While the plaintiffs’ lawyers said the ruling would have no direct bearing on the broader antidrug effort or set a precedent for other cases, activists said it undermined the program’s credibility and could result in more cases challenging it.
“It encourages other victims or families of victims who are similarly situated to use the legal process and start filing cases,” said Arpee Santiago, a lawyer at the Ateneo Human Rights Center in Manila, adding that the case was also an opportunity “to test the strength and integrity” of Philippine courts.
Mr. Santiago said the ruling sends “a clear message that not everyone will take this sitting down.”
The Philippine National Police has not commented publicly on the case, and a spokesman did not return calls seeking comment on Friday. The police officers involved were under instructions not to talk to the news media.
The case comes as the antidrug program has been temporarily suspended after two police officers on the drug force were accused of killing a Korean businessman in a botched kidnapping.
Mr. Duterte has promised that it will resume. Since he began the campaign when he took office last June, at least 3,600 people have been killed and possibly thousands more.
If the police operation last August was unusual in having a survivor, it was typical in many respects, including the poverty of the victims.
It took place at the ramshackle home of the Daa family, three generations crammed together in a patchwork of plastic and plywood perched on a slope overlooking the country’s largest open dump.
The four men who were killed were all garbage collectors and scavengers who eked out a living from the city’s trash.
According to interviews with several members of their families, they ate food that they found in the dump, washing partly eaten meat and then refrying it. They collected metal to sell for scrap.
Maria Belen Daa, 61, the mother of one of the victims, sometimes worked as a maid and a laundrywoman.
On a hot Sunday afternoon, five plainclothes police officers and two women walked up a snaking footpath through tall grass strewn with garbage and animal feces to the Daa home. Mr. Morillo was playing pool with Marcelo Daa and another friend in a shack on one side of the yard. The other two men were resting on hammocks in back.
The police said the women had pointed out Mr. Daa and his friends as drug dealers, but in their official report they said it was a “chance encounter” by policemen on patrol. In media interviews before they were instructed not to speak about the case, the officers said they had caught the men holding a drug session.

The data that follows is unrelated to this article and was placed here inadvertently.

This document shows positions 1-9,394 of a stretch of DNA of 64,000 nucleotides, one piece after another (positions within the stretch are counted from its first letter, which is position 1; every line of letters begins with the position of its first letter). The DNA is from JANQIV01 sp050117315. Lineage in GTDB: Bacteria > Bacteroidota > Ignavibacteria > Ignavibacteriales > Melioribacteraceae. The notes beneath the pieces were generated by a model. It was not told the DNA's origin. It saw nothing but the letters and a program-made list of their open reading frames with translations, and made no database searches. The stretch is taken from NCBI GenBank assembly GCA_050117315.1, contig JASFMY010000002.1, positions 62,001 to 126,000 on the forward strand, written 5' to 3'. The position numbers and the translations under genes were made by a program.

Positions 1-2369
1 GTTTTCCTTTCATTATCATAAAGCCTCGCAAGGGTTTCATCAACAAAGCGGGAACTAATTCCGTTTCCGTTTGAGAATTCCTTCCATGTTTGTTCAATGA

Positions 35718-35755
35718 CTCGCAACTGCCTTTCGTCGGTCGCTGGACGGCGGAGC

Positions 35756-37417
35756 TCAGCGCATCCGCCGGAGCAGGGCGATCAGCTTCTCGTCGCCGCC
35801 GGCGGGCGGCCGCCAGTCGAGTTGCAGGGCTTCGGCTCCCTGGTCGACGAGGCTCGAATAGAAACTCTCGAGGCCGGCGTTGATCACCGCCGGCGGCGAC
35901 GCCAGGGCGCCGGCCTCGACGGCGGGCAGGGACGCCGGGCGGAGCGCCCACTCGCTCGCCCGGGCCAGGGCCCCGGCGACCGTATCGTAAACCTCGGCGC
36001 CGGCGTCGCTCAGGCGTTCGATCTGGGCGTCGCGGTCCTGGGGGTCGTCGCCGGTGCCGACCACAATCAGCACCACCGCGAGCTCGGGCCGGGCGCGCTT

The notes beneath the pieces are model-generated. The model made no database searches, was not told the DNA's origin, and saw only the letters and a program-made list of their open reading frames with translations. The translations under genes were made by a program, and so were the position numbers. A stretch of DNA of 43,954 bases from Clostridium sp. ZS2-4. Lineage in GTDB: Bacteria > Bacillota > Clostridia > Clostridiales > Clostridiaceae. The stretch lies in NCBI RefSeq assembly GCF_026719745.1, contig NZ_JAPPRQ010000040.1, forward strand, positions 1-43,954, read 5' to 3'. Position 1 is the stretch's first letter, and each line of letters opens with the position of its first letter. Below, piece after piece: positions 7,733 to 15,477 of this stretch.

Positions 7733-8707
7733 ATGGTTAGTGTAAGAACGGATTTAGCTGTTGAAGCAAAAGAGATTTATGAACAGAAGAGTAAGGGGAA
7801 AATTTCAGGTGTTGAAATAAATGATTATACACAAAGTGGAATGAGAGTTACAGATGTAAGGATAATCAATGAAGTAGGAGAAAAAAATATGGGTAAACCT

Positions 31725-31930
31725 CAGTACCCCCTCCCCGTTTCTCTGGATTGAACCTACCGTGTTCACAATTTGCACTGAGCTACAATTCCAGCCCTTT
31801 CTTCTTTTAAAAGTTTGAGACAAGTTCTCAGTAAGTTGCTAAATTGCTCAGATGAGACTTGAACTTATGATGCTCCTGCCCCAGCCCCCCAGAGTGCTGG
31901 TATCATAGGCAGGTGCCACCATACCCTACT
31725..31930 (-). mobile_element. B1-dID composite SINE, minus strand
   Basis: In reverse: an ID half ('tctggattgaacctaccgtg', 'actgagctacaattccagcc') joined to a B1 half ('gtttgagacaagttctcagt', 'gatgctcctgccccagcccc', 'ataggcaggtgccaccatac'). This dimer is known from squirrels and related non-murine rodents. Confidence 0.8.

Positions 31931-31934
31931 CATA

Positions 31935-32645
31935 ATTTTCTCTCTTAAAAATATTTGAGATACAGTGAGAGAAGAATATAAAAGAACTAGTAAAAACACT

The police officers drew their guns and shouted, “Don’t move!” Mr. Morillo said.
According to the police report, Mr. Morillo and his friends pulled guns, shouting, “You will not get us alive!” before shooting at the police. The officers said they responded by shooting the suspects. No police officers were wounded.
According to Mr. Morillo, the men raised their hands and were handcuffed and frisked while the police searched the house. He and his friends had no weapons, he said.
“Visibly annoyed with us” after finding nothing more than a toy gun, the police took two of the men inside and three outside.
“Then the policemen shot the victims, one by one, execution style,” according to the court petition.
Then the officers helped themselves to bottles of soft drinks and crackers from a small shop owned by the Daa family, Ms. Daa said.
“What they did was shameful,” she said. “We only use torn tarps for walls. We have rusted tin roofing. How can we have money from drugs as they alleged? How can they say that my son sold drugs?”
Her son Marcelo, 31, a wiry man with bleached blond hair, had three children, ages 4 to 14. He was not perfect, Ms. Daa said, but he never smoked, drank alcohol or used drugs. Instead, he gave money to family and friends in need whenever he earned extra from scavenging.
Nor did he own a gun, she said, which costs more than what anyone in this poverty-stricken part of town earns in a year, a place where many residents have learned to live with just a meal a day to survive.
“That is why my heart aches,” she said. “Just because we are poor, they think they can step on us.”
Mr. Morillo, who was shot in the chest, eventually made it to a hospital and recovered. He was charged with assaulting a police officer and is out on bail. Through a lawyer, he declined to be interviewed.
He is lying low, the lawyer, Rommel Bagares, said, and was under the protection of the Commission on Human Rights, which has questioned the killings under the Duterte administration.
Mr. Bagares said this was the first such case because other victims had been afraid to challenge the police.
“We have a survivor,” he said. “And he is willing to bear witness to the murders.”
He said the next step was to file murder charges against the police officers. “If the pieces of evidence we have are properly appreciated, we will get indictments,” he said.
There may be other cases as well. Since he filed the case, Mr. Bagares said, he has received queries from other victims. A coalition of seven law firms has been set up to collaborate on them.
After countless deaths, he said, “there has to be a legal challenge to the madness.”
The families of the victims welcomed the court ruling even as they doubted its effect.
“Nobody knows whether this would stop this mission to kill poor people or small-time drug addicts,” Ms. Daa said. “There are still frequent reports of killings in poor communities here. It’s hard to cage a beast once it has tasted blood.”
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